If this sounds like a belittling of the artist’s task to some, or if demystifies the writing process into something unromantic, I would argue there is nothing wrong with a writer seeing herself as a labourer more than as an intellectual. Read enough reviews of some of the best works of fiction and you will encounter the adjective “workmanlike” as a descriptor of prose. Too often the word is used as a byword for straightforward, banal writing, despite the true meaning of the word to describe something executed with competency and artisanal skill. The days when writing seems like a chore or a quotidian task, as enjoyable as filing an expense report or rotating a tire, are days where the process still must be done, connecting word after word until a greater meaning on the page leaps forth. The stamina to go through that process makes one a true artist, amongst those who are willing to wade through the muck before the work is finally completed.

Saad Omar Khan

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Dream Weaving

One source of my inspiration as a writer has always been the lyrics of singer-songwriters, popular poets of the modern age. John Mayer refers at one point to having been “born in the arms of imaginary friends.” Another John – John Denver – earlier referred to having been “born in the summer of his twenty-seventh year, coming home to a place he’d never been before.” Both of these lines have special meaning for me.

Since I was old enough to read, I have wanted to be a novelist. I remember, as a child, drawing countless pictures in crayon in what would now be called a graphic novel format. Unfortunately, the study of literary criticism during my undergrad years stifled much of this burgeoning creativity. Life put paid to the rest – career, marriage, kids – I had given up every realizing my youthful dream. But I never gave up thinking about plot, setting and characters —about story-telling.

In the summer of 2010, I had just celebrated my fifty-fifth birthday. As the result of reading an ad for Continuing Studies’ Summer Writing School at U of T, I decided to bite the proverbial bullet and submit the first chapter of a novel as consideration for acceptance. My attendance at the workshop was approved, tuition paid, vacation arranged at work and off I went to the St. George campus for the first time in more than thirty years.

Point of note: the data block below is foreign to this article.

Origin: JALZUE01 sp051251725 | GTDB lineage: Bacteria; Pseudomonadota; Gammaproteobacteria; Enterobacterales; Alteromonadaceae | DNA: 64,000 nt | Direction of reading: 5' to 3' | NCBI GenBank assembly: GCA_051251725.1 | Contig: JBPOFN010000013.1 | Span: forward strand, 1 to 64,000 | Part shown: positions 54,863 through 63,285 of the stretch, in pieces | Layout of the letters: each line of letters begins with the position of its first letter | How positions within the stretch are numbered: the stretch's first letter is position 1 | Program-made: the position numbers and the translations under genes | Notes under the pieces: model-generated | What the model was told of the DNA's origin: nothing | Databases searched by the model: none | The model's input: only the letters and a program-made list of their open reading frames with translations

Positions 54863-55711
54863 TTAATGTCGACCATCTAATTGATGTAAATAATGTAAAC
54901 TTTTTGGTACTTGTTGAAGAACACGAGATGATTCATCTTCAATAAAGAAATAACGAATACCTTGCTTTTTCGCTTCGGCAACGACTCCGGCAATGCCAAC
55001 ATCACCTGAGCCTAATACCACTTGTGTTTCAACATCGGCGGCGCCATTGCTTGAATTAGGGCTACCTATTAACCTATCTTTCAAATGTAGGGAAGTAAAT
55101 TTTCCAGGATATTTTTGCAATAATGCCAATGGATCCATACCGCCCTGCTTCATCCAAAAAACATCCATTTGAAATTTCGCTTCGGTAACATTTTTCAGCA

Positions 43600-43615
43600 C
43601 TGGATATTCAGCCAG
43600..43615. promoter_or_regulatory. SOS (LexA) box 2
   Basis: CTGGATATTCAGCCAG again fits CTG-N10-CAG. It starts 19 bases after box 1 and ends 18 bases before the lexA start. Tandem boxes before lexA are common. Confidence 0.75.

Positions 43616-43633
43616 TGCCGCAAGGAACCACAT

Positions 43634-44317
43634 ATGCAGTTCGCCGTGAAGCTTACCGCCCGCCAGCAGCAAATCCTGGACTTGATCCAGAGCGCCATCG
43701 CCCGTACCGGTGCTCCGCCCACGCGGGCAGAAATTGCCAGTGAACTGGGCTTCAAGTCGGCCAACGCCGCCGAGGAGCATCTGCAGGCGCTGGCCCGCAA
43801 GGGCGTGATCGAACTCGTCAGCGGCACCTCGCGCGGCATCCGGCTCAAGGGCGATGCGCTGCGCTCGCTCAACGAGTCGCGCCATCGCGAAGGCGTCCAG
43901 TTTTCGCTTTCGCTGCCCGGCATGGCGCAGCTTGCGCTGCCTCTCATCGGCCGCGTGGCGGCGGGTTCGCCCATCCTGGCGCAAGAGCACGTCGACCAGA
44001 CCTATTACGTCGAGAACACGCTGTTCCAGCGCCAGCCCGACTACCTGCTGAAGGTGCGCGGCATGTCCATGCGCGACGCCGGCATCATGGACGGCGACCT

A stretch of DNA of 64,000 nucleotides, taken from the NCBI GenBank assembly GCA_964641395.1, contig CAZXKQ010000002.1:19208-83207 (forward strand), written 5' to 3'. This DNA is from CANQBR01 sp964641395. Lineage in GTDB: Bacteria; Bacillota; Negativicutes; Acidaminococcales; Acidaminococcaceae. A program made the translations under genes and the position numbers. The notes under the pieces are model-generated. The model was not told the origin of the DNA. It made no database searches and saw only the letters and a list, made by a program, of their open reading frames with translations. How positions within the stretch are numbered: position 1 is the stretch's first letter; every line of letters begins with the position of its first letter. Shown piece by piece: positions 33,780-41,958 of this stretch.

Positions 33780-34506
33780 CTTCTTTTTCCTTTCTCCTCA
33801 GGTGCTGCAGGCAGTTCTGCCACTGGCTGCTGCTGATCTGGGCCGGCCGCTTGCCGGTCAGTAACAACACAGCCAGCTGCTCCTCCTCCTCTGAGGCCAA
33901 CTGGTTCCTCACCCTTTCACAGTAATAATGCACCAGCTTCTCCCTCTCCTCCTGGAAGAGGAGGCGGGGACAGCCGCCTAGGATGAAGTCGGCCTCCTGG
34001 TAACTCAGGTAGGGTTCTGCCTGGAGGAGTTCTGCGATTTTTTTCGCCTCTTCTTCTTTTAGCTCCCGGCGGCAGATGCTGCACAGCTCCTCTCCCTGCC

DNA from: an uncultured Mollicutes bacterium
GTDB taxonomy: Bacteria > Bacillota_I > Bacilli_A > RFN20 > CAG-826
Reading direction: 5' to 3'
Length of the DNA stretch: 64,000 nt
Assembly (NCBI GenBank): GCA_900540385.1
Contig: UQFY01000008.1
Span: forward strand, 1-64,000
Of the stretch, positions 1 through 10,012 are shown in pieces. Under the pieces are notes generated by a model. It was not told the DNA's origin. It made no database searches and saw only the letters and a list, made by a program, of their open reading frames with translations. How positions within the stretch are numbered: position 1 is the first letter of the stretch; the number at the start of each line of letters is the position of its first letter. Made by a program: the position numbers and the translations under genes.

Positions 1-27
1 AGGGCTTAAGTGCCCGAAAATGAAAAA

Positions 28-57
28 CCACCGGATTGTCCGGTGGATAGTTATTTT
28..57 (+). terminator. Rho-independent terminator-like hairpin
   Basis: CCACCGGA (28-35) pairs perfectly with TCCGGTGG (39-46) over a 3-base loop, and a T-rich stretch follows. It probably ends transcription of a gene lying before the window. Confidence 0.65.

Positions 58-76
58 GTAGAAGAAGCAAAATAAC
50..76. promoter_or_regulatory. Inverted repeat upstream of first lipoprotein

I loved it.

My instructor for the week was Susan Swan, who convinced me that my book idea had both commercial and literary potential. Together with my fellow students, an eclectic and extremely talented group that included two teachers, a financial analyst and two medical doctors (one of them also a ballerina, if you can dig it), we sweltered all week, both figuratively and literally, in a small Innis College classroom. The end of that workshop was a defining moment for me: I loved the writer’s life, the work, the camaraderie, the mutual support and even the prospect of loneliness and inevitable bouts of rejection no longer appeared so daunting. It was then that I realized that I am a writer – I always have been; it was what I was meant to be. I may not be in a position to write for a living, but I recognize the calling and will practice it for whatever time I am granted.

As a weaver of dreams, I have about twelve novels bouncing around inside of my skull. It’s time to get back to work.

Chris Briggs